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Wildlife Corridors in India: Latest List 2024

Last Updated : 03 Apr, 2024
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A wildlife corridor, also known as a habitat corridor or green corridor, is a stretch of natural habitat that connects different populations of wildlife that have been separated by human activities like roads, buildings, or logging. These corridors allow animals to move between populations, which helps prevent problems like inbreeding and low genetic diversity, which can happen when animal groups are isolated.

Corridors also make it easier for populations to recover after events like fires or disease outbreaks by allowing individuals to migrate and establish new groups. Let us learn more!


Wildlife Corridors in India

Wildlife Corridors in India

Wildlife Corridor Location Description
Corbett-Rajaji Corridor Uttarakhand Connects Corbett Tiger Reserve and Rajaji National Park, facilitating the movement of tigers, elephants, and other wildlife.
Kanha-Pench Corridor Madhya Pradesh Links Kanha Tiger Reserve and Pench Tiger Reserve, providing habitat connectivity for tigers and other wildlife species.
Kaziranga-Karbi Anglong Corridor Assam Connects Kaziranga National Park and Karbi Anglong Hills, serving as a critical elephant corridor in the Northeast.
Bandipur-Nagarahole Corridor Karnataka Connects Bandipur and Nagarahole National Parks, facilitating the movement of tigers, elephants, and other wildlife.
Periyar-Agasthyamalai Corridor Kerala-Tamil Nadu Links Periyar Tiger Reserve and Agasthyamalai Biosphere Reserve, supporting the movement of elephants and other species.
Western Ghats Corridor Western Ghats Spans multiple states along the Western Ghats, providing habitat connectivity for a diverse range of flora and fauna.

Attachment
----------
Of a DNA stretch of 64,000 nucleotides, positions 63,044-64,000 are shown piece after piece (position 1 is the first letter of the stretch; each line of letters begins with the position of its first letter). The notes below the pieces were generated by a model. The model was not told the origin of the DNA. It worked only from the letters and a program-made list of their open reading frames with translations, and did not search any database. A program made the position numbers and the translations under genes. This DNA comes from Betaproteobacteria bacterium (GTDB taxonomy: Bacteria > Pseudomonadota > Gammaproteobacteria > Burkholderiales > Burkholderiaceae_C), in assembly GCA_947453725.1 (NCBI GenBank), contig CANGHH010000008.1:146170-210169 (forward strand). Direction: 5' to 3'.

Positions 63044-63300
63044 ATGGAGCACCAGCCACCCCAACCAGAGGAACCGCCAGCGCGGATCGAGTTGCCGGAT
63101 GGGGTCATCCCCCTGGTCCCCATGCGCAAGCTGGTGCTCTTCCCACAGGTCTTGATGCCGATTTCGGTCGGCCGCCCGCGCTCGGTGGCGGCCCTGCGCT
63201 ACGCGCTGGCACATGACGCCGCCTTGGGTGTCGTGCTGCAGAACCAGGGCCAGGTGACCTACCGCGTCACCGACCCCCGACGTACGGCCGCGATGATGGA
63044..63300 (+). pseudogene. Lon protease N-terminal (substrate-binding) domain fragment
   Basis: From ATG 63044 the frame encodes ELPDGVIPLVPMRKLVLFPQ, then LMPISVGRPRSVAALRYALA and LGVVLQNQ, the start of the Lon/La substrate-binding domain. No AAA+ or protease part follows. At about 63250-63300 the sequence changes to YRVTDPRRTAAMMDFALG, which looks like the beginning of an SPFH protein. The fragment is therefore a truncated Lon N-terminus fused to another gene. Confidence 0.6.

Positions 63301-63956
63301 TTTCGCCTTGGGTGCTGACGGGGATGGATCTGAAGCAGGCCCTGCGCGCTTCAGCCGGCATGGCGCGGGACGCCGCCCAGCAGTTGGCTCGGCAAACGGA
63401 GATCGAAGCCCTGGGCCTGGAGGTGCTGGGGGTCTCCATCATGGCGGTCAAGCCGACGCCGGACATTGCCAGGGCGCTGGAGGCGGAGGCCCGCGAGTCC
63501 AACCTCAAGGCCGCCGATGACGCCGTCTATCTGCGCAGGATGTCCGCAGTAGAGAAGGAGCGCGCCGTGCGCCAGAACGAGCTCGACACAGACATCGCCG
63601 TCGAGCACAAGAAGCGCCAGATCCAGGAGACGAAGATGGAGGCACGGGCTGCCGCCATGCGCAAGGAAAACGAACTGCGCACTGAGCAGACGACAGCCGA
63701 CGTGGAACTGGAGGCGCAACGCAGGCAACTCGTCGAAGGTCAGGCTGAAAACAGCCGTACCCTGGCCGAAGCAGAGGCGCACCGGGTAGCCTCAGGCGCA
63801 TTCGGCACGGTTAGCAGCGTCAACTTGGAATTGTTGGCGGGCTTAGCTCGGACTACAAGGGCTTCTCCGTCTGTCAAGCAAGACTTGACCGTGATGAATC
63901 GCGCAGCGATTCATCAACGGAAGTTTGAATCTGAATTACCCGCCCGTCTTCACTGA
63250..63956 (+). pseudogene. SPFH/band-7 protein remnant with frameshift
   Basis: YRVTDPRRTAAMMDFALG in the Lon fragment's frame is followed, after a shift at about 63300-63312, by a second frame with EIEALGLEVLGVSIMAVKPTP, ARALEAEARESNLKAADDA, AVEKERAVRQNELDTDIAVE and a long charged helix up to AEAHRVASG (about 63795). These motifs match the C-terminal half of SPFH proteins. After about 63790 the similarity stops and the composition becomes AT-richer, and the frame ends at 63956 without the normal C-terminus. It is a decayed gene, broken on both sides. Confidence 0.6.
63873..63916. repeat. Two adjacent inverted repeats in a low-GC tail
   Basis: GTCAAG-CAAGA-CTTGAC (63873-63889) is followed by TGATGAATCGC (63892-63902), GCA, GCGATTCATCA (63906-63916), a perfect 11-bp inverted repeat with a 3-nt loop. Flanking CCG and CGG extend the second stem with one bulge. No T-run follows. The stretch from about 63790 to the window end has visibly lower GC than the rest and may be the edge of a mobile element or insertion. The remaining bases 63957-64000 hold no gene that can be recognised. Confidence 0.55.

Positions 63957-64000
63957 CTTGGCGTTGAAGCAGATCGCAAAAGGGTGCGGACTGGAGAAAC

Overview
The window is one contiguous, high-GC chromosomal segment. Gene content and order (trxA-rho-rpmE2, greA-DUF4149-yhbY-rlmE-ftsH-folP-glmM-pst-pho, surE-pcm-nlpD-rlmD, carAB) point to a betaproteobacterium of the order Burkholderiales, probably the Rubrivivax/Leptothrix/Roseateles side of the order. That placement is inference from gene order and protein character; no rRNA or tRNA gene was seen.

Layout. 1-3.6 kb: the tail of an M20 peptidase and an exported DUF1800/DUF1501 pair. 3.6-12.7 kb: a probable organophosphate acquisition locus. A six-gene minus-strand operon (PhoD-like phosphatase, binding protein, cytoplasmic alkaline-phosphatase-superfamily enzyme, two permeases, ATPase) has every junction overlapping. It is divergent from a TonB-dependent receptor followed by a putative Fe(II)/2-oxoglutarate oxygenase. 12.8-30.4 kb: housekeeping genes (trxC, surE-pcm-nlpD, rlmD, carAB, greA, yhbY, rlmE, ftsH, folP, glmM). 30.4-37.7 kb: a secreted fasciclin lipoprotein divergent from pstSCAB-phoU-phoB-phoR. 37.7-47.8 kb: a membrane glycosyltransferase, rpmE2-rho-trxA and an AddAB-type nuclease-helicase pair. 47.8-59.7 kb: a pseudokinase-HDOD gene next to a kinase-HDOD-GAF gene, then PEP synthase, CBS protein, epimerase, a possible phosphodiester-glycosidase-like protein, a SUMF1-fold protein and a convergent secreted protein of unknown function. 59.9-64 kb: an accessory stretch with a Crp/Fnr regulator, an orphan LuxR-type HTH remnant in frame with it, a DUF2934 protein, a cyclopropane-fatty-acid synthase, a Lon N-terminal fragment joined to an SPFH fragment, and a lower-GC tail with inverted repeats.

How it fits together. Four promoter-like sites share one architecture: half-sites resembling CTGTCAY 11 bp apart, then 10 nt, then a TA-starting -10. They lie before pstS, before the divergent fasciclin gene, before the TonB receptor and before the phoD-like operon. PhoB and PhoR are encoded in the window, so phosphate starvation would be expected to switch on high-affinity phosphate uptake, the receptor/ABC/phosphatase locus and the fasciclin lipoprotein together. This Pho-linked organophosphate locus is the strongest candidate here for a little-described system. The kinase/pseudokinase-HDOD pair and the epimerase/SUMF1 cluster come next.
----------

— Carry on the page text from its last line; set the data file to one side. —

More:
Eastern Ghats Corridor Eastern Ghats Connects fragmented habitats in the Eastern Ghats, supporting the movement of species such as elephants and big cats.

7 Important Wildlife Corridors in India

Kaziranga-Karbi Anglong Corridor

  • The Kaziranga-Karbi Anglong Corridor spans 25,000 square kilometres across Assam, Meghalaya, and Nagaland. It’s a crucial wildlife corridor in India, particularly for large mammals like tigers, elephants, and rhinos. This corridor connects Kaziranga National Park and the Karbi Anglong hills, allowing animals to move between habitats. However, development and the presence of National Highway 37 pose threats to wildlife, especially during floods. Protecting this corridor from human activities is essential for preserving habitat and ensuring the survival of many species.

Terai Arc Landscape, Lower Himalayan Region

  • The Terai Arc Landscape extends 810 kilometers across Uttarakhand, Uttar Pradesh, Bihar in India, and Nepal’s low-lying hills. It serves as a vital migration corridor in the Lower Himalayan Region, covering 14 protected areas. This diverse landscape includes grasslands, forests, and river valleys, providing essential habitats for various species, including rare Indian rhinos, Asian elephants, and Bengal Tigers. The corridor offers space for species to migrate between parks and preserves, like Chitwan National Park in Nepal and Rajaji National Park in India, which alone cannot support a healthy population of large mammals. Protecting this corridor is crucial for the survival of many species.

The Kanha-Pench Corridor, Satpuda-Maikal Landscape

  • This corridor connects the Kanha and Pench Tiger Reserves and sustains a significant meta-population of tigers in central India. It’s home to around 120 tigers and various other important species. While human-wildlife conflict is not the primary threat, development projects like roads and railways could disrupt habitats.

The Sawantwadi-Dodamarg Wildlife Corridor

  • This corridor in southwestern India connects protected areas and is crucial for wildlife movement in the Western Ghats. It’s home to rare species like Bengal tigers, bears, and elephants. Concerns about mining in the area led to its designation as an ecologically sensitive zone.

Sanjay Gandhi National Park Wildlife Overpass

  • Under construction, this wildlife corridor in Mumbai’s Sanjay Gandhi National Park will be India’s first wildlife overpass. It aims to facilitate the movement of wildlife, including leopards and various bird species, between the park and the Tungareshwar Wildlife Sanctuary.

Rajaji-Corbett Corridor, Uttarakhand

  • Connecting two major protected areas, this corridor supports a diverse population of tigers, elephants, and leopards. However, it has suffered from forest loss and degradation due to human activities, hindering animal movement.